Functional Plant Biology Functional Plant Biology Society
Plant function and evolutionary biology
RESEARCH ARTICLE

A validation, comparison and error analysis of two heat-pulse methods for measuring sap flow in Eucalyptus marginata saplings

Timothy M. Bleby A B , Stephen S. O. Burgess A and Mark A. Adams A
+ Author Affiliations
- Author Affiliations

A Ecosystems Research Group, School of Plant Biology, Faculty of Natural and Agricultural Sciences, The University of Western Australia, 35 Stirling Highway, Crawley, WA 6009, Australia.

B Corresponding author; email: timbleby@cyllene.uwa.edu.au

Functional Plant Biology 31(6) 645-658 https://doi.org/10.1071/FP04013
Submitted: 20 January 2004  Accepted: 18 March 2004   Published: 23 June 2004

Abstract

We validated and compared two heat-pulse methods for measuring sap flow in potted Eucalyptus marginata Donn ex. Smith (jarrah) saplings. During daylight hours and under well-watered conditions, rates of sap flow (0.1–0.5 kg h–1) measured by the established compensation heat-pulse method (CHPM) and the newly developed heat-ratio method (HRM) were similar to rates measured with a weighing lysimeter, and most of the time there was no significant difference (P<0.001) between methods. The HRM accurately described sap flow at night when rates of flow were low (< 0.1 kg h–1) or near zero, but the CHPM was unable to measure low rates of sap flow due to its inability to distinguish heat-pulse velocities below a threshold velocity of 0.1 kg h–1 (3–4 cm h–1). The greatest potential for error in the calculation of daily sap flow was associated with the misalignment of temperature sensors, the estimation of sapwood area and the method used to acquire total sap flow from point measurements of sap velocity. A direct comparison of the two heat-pulse methods (applied synchronously) revealed that the HRM had a more convincing mechanism for correcting spacing errors and was more resistant to random fluctuation in measurements than the CHPM. While we view the HRM more favourably than the CHPM in some key areas, both methods are valid and useful, within their constraints, for measuring transpiration in jarrah and other woody species.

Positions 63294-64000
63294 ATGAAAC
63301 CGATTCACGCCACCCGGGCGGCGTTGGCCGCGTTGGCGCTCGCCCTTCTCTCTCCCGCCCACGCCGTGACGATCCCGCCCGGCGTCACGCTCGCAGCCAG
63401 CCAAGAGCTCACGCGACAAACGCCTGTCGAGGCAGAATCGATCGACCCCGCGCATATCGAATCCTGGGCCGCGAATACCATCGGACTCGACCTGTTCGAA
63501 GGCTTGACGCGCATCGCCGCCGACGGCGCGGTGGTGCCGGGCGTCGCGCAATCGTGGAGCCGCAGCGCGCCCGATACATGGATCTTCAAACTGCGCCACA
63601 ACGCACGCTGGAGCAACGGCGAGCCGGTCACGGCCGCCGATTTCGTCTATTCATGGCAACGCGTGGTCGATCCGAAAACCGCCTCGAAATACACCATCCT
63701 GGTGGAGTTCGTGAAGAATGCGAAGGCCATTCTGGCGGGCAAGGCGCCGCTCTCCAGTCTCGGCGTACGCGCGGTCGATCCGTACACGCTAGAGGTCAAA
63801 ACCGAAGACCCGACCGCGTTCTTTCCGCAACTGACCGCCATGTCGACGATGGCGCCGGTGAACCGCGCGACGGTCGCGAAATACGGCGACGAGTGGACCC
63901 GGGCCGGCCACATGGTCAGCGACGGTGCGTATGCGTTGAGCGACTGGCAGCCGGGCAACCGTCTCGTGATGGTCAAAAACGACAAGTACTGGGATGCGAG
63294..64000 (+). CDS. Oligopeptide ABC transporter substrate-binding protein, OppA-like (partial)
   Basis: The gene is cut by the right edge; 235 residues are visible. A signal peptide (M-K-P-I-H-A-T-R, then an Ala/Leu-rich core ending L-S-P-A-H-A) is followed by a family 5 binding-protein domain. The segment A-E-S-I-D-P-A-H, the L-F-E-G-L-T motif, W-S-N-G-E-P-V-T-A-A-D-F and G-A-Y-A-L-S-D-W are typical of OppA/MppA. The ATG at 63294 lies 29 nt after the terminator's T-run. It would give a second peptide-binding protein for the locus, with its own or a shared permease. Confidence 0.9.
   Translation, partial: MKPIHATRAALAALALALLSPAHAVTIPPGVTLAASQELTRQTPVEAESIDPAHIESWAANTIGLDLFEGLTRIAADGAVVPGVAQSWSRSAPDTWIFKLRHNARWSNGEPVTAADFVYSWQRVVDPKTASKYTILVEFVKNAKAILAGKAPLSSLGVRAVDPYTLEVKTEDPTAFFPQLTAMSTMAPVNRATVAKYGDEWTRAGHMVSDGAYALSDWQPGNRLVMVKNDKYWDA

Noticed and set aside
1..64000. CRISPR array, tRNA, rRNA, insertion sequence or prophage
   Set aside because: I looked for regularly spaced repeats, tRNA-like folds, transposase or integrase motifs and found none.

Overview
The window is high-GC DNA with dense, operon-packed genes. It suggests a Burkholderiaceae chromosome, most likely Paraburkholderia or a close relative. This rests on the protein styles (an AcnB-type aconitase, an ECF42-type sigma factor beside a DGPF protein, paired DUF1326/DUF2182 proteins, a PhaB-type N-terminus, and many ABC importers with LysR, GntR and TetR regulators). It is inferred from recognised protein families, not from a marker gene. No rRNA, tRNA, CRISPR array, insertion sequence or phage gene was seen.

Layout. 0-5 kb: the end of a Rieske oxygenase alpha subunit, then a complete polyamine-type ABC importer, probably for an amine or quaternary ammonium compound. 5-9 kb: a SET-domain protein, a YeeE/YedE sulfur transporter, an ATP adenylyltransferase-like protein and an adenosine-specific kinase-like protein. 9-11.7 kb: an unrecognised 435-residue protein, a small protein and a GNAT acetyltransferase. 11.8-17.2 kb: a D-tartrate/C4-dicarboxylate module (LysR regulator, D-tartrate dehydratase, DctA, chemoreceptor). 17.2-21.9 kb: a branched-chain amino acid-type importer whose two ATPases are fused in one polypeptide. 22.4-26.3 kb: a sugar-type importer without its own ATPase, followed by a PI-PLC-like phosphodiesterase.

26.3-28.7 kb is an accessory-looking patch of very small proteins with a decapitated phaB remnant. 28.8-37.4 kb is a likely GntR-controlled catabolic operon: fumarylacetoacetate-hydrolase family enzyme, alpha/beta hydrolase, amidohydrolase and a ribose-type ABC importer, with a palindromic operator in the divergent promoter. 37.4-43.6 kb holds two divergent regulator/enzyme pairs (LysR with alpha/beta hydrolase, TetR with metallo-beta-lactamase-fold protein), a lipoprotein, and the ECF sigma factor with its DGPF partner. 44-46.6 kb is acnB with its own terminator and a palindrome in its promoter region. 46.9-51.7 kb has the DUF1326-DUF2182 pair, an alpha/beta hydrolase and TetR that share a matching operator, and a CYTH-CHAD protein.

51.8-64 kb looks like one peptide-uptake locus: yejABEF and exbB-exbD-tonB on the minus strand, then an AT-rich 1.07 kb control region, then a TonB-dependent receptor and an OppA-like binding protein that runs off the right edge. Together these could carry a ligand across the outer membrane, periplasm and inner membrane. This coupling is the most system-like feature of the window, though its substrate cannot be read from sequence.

Keywords: compensation heat-pulse method, error analysis, Eucalyptus, heat-ratio method, sap velocity, transpiration, weighing lysimeter.


Acknowledgments

Financial and in-kind support for this work was provided by Alcoa World Alumina Australia, the Australian Research Council and The University of Western Australia (Ecosystems Research Group and the School of Plant Biology). This research was conducted by TMB during studies towards the degree of PhD from UWA, while receiving an Australian Postgraduate Award (Industry). Support for SSOB was provided by the Western Australian Department of Conservation and Land Management. We thank Ian Colquhoun, Barbara Bond, David Whitehead and two anonymous reviewers for their helpful comments.


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